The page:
Benefits Management in Health and Care part 1: Identify and map target benefits

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On Thursday 24 October Kevin Parry FAPM, APM Benefits and Value SIG volunteer, presented to the DHSC Project Delivery Profession’s quarterly meeting, held in London and via video-link in Leeds.

This was the first of a two-part presentation on managing benefits at the request of the Head of Profession at DHSC. This first part covered the identification of potential benefits and what good articulation of benefits looks like.

Kevin started with an explanation of APM Benefits Management Lifecycle Model and how this simple conceptual model is much harder to apply in practice as a result of real-world complexities and human factors such as political pressures and optimism bias.

From this, he opened the discussion of what we mean by "value" and "benefits" in a health and social care setting, how this relates to the linear (waterfall) and agile approaches to projects, and the "tranche" concept in programme management, including qualitative and emergent benefits.

Finally, he presented a selection of tools and techniques for modelling and communicating the relationship of strategic objectives to benefits, via target outcomes, using the definition tools and the change consequence tools, firstly separately and then together.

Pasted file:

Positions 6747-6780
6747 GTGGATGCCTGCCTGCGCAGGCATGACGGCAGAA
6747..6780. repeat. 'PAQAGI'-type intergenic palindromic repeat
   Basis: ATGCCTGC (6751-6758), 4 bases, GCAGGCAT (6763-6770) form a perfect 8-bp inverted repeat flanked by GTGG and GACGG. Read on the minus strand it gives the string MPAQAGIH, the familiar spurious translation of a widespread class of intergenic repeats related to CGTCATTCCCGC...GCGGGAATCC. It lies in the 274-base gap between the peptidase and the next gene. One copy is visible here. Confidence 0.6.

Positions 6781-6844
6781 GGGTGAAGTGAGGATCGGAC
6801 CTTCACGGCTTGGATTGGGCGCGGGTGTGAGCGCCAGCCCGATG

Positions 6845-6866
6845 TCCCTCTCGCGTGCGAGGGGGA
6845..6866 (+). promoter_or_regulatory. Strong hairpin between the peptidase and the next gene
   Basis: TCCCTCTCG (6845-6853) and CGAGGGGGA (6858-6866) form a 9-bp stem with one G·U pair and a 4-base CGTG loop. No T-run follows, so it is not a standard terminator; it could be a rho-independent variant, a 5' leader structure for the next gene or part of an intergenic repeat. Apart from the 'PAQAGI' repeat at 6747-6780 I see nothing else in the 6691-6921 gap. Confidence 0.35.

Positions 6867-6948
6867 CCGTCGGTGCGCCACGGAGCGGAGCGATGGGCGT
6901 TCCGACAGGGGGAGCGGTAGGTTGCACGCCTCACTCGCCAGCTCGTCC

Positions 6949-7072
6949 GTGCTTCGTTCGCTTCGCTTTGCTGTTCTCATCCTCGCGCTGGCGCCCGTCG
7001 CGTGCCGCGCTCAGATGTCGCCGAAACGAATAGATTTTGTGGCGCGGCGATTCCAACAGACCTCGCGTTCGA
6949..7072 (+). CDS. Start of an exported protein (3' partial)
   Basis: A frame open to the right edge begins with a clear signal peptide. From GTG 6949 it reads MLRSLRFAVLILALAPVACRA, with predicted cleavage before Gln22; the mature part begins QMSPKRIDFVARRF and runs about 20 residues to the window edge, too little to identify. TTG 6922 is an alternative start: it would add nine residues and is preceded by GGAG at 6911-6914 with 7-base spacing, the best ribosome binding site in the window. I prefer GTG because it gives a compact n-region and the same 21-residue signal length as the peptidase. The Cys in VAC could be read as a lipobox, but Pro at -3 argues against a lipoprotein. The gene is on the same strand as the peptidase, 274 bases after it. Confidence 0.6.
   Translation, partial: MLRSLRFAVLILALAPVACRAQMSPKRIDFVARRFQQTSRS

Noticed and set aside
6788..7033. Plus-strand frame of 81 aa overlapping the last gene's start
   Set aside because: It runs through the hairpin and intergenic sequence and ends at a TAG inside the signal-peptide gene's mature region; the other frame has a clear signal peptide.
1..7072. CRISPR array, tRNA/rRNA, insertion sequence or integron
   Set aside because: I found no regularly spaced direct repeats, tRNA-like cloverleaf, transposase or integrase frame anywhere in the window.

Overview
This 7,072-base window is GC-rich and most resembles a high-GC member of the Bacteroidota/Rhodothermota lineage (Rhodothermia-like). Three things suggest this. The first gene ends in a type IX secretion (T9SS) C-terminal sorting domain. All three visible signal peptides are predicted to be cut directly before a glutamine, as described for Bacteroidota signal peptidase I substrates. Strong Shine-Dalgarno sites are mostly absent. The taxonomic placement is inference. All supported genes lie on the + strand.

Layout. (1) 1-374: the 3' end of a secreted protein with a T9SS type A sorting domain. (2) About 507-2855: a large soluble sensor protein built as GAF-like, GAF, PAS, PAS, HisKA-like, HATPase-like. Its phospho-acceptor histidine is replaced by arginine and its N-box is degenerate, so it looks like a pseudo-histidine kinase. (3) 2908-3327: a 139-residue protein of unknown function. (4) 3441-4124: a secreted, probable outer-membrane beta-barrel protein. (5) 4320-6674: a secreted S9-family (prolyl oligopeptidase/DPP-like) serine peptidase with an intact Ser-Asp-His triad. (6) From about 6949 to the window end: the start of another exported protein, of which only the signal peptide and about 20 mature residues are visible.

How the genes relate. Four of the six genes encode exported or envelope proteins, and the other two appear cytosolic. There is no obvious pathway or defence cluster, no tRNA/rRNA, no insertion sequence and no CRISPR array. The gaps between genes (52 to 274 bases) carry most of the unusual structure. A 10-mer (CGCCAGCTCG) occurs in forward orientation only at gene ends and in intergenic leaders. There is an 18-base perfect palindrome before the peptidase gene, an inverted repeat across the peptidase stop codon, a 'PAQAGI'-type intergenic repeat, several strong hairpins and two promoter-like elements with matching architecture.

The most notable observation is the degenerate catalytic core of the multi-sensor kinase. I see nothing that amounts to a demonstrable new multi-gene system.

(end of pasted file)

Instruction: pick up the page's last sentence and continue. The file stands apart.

This was followed by a lively discussion and a presentation by the Senior Responsible Owner (SRO0 of a Major Projects Portfolio programme in the NHS, which picked up the themes of identifying and planning benefits on a national scale of significant transformation.

In the next presentation, Kevin will continue the lifecycle theme by discussing planning the realisation of benefits and where this can fall down (and so what actions can project and programme leaders take?).

With special thanks to Jo, Programme Manager and Deputy Head of Profession at DHSC for her help with the material and arrangements.

 

Kevin has kindly made his presented slides available to view on APM Slideshare and below for reference.

 
Posted on 30th Oct 2019
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